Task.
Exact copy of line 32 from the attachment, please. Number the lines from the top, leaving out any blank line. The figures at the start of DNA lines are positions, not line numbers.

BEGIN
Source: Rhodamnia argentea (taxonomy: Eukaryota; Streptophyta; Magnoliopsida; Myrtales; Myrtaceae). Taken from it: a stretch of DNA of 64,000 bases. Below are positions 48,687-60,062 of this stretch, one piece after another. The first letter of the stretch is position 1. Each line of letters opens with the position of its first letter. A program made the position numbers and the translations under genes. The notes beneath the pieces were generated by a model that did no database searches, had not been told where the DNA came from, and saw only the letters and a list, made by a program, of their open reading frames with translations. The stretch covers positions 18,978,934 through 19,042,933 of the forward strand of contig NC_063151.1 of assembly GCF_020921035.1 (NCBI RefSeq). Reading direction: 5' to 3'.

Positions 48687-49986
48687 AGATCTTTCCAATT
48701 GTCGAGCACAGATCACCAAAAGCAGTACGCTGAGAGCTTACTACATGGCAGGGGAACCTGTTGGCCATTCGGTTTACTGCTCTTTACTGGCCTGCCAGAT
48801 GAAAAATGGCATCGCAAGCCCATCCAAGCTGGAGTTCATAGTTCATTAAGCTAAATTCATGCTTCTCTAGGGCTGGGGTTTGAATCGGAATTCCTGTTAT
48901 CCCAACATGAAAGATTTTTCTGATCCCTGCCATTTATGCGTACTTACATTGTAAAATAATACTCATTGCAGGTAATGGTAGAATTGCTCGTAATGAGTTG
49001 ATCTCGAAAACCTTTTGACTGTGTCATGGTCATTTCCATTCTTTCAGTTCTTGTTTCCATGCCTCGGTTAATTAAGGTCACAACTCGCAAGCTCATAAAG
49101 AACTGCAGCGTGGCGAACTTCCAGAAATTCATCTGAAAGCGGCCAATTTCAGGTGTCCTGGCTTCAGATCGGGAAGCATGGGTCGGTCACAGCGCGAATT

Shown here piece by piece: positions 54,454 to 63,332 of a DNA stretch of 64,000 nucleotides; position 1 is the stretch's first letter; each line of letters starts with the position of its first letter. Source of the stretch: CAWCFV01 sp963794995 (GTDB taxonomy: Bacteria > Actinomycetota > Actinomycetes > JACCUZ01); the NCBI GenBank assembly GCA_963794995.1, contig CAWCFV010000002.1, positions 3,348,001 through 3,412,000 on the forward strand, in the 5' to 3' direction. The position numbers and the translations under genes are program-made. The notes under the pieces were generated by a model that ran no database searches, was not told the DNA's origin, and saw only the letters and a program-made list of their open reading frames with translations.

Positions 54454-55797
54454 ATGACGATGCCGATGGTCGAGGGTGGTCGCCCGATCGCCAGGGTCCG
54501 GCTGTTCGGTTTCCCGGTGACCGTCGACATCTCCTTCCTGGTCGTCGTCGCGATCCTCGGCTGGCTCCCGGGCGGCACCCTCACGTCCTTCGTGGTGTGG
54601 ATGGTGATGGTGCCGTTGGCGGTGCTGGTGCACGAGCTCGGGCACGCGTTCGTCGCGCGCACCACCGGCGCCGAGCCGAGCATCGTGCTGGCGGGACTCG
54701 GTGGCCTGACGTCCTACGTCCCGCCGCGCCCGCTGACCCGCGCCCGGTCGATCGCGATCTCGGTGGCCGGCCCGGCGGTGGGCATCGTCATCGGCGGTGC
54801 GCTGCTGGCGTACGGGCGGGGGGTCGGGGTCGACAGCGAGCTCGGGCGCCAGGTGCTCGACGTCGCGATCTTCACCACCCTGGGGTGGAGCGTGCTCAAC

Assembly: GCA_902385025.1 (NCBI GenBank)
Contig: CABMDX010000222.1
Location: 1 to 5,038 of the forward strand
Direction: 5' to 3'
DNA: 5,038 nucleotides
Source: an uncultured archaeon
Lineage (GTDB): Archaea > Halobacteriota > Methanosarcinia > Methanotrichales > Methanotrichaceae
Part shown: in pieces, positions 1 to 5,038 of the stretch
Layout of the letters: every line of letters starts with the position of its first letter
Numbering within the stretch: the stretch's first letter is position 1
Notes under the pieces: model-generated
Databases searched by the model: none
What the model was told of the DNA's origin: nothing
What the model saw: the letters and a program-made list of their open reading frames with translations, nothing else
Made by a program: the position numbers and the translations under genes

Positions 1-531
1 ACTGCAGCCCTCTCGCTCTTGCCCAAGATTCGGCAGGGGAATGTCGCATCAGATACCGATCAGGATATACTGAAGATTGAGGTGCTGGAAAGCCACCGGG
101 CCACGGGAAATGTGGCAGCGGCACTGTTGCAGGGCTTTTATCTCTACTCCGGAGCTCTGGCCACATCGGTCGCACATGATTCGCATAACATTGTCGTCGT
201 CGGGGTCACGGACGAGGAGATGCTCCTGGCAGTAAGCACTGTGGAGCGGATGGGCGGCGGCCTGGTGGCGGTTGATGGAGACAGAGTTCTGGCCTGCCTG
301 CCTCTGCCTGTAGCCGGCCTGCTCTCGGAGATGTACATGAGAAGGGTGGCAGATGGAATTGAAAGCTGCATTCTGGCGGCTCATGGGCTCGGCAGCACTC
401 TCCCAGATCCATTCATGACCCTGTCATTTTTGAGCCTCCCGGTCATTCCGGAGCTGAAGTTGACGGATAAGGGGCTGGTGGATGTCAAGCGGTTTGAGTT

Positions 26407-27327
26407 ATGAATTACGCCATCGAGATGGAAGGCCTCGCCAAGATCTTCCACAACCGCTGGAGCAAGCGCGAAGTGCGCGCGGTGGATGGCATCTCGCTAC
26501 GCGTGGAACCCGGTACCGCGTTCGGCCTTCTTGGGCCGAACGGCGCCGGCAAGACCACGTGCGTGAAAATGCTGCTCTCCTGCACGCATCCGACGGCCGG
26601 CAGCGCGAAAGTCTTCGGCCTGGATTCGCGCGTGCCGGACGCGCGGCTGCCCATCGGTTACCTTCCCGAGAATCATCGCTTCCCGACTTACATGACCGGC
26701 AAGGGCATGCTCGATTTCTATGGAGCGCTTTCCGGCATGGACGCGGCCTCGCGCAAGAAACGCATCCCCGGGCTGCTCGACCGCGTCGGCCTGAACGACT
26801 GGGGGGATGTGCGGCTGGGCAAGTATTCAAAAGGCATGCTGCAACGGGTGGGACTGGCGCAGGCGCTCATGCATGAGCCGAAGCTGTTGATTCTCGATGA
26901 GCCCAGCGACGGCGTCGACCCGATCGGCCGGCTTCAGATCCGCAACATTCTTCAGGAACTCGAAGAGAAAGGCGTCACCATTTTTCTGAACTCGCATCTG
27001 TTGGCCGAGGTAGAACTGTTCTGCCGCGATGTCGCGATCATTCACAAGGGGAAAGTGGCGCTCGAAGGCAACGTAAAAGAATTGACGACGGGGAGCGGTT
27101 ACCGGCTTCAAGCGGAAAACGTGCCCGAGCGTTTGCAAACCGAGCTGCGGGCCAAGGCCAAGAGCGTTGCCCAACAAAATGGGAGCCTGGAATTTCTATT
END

1 ACTGCAGCCCTCTCGCTCTTGCCCAAGATTCGGCAGGGGAATGTCGCATCAGATACCGATCAGGATATACTGAAGATTGAGGTGCTGGAAAGCCACCGGG